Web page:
Unequal Social Participation in Later Life

Thursday, July 17, 2014: 9:15 AM
Room: Booth 42
Oral Presentation
Claudia VOGEL , German Centre of Gerontology, Germany
Julia SIMONSON , German Centre of Gerontology, Germany
Andreas MOTEL-KLINGEBIEL , German Centre of Gerontology, Germany
Christine HAGEN , German Centre of Gerontology, Germany
The concept of active ageing comprises the maintenance of societal participation throughout the life span into old age. ‘Good’ ageing in line with this activity paradigm develops into a starting point of social inequality rather than being its result. Based on the German Ageing Survey (DEAS) and on the German Survey on Volunteering (FWS) we investigate the access to volunteering and to educational activities depending on social and spatial aspects of inequality. The DEAS is a nationwide representative cross-sectional and longitudinal survey of the German population aged 40 and above, so far data was collected in four waves in the years 1996, 2002, 2008 and 2011. The FWS is a representative cross-sectional survey on voluntary work, honorary office and civic engagement of the population living in Germany aged 14 and older. Data is currently available for the years 1999, 2004 and 2009.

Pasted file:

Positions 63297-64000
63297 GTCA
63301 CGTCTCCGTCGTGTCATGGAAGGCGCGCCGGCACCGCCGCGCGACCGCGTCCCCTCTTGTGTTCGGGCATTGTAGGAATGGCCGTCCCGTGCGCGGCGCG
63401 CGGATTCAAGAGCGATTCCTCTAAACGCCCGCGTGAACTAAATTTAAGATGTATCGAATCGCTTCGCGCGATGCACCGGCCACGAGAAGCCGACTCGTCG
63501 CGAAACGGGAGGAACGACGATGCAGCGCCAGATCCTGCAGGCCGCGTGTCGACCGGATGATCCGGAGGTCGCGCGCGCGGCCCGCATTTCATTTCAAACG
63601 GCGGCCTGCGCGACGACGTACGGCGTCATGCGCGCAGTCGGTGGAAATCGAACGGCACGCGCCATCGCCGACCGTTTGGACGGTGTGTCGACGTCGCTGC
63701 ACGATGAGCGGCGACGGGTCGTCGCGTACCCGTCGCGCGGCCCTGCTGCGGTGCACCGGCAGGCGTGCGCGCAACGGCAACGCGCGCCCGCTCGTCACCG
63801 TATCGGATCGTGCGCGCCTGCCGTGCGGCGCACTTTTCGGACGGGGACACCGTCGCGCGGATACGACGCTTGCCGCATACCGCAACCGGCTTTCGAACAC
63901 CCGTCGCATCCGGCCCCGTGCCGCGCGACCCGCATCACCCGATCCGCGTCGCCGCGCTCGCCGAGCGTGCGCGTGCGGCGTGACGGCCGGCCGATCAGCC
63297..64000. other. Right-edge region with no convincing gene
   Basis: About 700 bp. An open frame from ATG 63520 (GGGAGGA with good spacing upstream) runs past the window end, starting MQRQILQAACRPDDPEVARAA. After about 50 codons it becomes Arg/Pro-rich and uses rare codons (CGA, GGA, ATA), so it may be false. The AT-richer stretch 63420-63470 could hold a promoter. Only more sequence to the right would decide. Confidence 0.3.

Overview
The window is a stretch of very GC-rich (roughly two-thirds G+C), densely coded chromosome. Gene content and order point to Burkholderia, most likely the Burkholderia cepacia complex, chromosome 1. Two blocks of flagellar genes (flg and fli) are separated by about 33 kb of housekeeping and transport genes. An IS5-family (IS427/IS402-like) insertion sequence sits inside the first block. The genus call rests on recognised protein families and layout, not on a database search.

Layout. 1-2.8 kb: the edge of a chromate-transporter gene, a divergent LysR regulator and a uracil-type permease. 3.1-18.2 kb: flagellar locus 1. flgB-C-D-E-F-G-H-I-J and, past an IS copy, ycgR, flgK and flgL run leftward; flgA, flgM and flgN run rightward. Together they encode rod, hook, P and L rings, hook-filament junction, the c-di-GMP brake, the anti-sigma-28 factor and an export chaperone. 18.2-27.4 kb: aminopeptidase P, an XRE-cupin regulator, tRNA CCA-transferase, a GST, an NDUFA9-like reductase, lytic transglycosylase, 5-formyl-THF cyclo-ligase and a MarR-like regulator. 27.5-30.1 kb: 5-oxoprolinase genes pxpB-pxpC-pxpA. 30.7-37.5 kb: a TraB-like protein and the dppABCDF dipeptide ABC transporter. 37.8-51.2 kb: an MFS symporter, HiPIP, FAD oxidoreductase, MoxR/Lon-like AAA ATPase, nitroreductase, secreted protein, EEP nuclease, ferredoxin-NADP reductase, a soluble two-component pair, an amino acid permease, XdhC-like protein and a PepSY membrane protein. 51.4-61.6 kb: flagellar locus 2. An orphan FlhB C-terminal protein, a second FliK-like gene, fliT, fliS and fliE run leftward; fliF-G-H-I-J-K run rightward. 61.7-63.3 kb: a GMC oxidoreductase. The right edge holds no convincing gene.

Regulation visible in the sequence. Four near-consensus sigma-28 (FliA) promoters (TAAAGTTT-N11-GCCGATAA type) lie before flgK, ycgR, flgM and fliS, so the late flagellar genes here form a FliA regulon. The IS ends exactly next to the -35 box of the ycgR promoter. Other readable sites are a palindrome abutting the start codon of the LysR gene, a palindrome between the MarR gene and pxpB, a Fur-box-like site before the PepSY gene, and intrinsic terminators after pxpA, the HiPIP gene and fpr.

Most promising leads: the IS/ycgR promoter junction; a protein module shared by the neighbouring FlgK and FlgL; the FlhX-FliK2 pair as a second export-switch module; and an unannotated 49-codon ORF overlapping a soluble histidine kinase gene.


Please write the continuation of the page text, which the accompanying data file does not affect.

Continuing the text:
Societal participation is socially and spatially structured: Individuals from a lower social class are less often involved in educational activities or in volunteering. The results of our multi-level-analyses clearly support these inequalities in societal participation known from the literature among individuals in both, middle and later life. Moreover, our findings indicate that individuals living in economically disadvantaged regions are less likely to participate than in economically strong regions. Disadvantages cumulate in case that low individual resources overlap with poor economic conditions in the living area. Therefore, measures to facilitate participation should be taken on the local level to enhance opportunities for volunteering and educational activities throughout the life course and especially in later life. This should help to increase the participation of individuals from lower social classes sustainably.